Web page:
As the state prepares to distribute federal funds to defray the costs of reopening, what do you expect school districts will spend most of the money on? Staffing? Building modifications? Buses?
Schools are going to need support with their facilities, like breaking apart a large space into a couple of classrooms where students can be spread out, renovating or installing ventilation systems, or fixing windows so that fans could be placed in them to increase airflow.
There’s going to be a dire need for additional capacity for transporting kids in a safe way.
We also know that lunch programs are going to be offered differently, which means they can’t put everybody in the cafeteria at the same time safely. So there will be a need for carts that can keep meals warm or cold to meet standards of the health inspectors. Schools are going to need additional staff members to be able to make meals simultaneously available to students in the building, and to students learning remotely through delivery or meal sites.
All of those modifications are going to cost money, and these are all things that need to be set up before school starts in the fall. When school starts there are going to be additional costs.
Will districts need more teachers, more custodians? What will be the staffing needs, and are enough people available to fill those jobs?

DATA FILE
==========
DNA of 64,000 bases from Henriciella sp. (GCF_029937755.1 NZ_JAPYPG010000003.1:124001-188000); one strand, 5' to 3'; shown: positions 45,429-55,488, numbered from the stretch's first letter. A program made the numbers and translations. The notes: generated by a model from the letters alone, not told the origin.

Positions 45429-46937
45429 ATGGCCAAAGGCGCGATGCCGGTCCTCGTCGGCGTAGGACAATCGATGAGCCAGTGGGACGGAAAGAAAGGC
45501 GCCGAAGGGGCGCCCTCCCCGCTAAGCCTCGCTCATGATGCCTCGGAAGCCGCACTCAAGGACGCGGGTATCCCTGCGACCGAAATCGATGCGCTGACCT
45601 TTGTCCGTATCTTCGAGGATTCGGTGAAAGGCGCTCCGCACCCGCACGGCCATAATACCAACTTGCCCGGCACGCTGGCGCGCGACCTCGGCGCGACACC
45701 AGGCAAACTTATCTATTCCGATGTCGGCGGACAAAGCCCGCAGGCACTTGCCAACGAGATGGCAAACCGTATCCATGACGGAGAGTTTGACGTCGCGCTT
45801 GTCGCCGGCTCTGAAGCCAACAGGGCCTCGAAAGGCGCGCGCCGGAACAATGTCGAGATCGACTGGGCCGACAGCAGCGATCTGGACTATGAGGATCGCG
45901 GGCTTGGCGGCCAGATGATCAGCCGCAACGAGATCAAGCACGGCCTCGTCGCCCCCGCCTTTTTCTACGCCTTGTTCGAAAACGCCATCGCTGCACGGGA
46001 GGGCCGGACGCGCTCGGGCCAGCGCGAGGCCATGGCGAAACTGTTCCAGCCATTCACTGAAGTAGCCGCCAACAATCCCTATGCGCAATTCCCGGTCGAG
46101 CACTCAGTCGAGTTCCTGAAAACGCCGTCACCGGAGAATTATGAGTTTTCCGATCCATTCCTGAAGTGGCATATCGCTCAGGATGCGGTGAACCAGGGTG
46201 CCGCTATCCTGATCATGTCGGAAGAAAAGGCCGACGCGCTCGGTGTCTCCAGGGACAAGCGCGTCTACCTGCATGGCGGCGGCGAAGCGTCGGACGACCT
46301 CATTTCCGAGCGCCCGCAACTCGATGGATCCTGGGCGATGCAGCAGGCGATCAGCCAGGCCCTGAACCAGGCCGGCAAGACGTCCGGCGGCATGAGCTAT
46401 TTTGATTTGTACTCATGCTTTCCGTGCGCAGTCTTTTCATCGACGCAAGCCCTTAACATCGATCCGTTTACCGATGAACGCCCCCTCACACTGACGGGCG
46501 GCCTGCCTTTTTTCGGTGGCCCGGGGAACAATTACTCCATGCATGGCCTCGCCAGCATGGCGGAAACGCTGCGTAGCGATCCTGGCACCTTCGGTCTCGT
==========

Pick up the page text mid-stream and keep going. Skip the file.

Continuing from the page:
We are likely to have over 20 percent of all school staff — that’s teachers, bus drivers, education technicians and custodians — unable to be physically present in the school setting due to pre-existing conditions and/or age factors that would put them in a high-risk group. So that’s going to be a massive cost in terms of substitutes and contracted services to replace staff members who are unable to be there, and that’s assuming we can find the people.
We’re exploring innovative ways to support training and recruitment statewide for people who would be interested in getting their bus driver certifications and/or be trained as substitutes.
What is the contingency plan if additional federal relief for schools doesn’t come through?
I can’t imagine what else we have. There are options through the Federal Emergency Management Agency for school districts to access emergency funding, but that’s a very finite pool and also quite limited. There’s also a little bit of funding through CARES Act K-12 funds that came through the Title I formula for [low-income] schools.
But that’s not enough to do the heavy lifting of continuing to support the increased need for staff members and contracted services and safety equipment and the additional cleaning and sanitizing that will have to be done.
So I’m sad to say that we are relentlessly exploring every possibility to allow us to support schools in this unprecedented and challenging task ahead. But we really are going to be counting on an additional federal relief package for the continuation of these services long term.
Maine colleges and universities have laid out plans to test students and staff when they return to campus. Will school districts be given the same capacity, and how would that work?
Currently it’s not medically advisable to use coronavirus testing on day-school students and staff, because they all go home every day and interact with families and the community.
As it stands with day schools, the worst case is that a student tests negative, providing a false sense of security, and goes home and becomes infected in their community or family setting and comes back to school with people assuming that it’s safe to be closer to the student.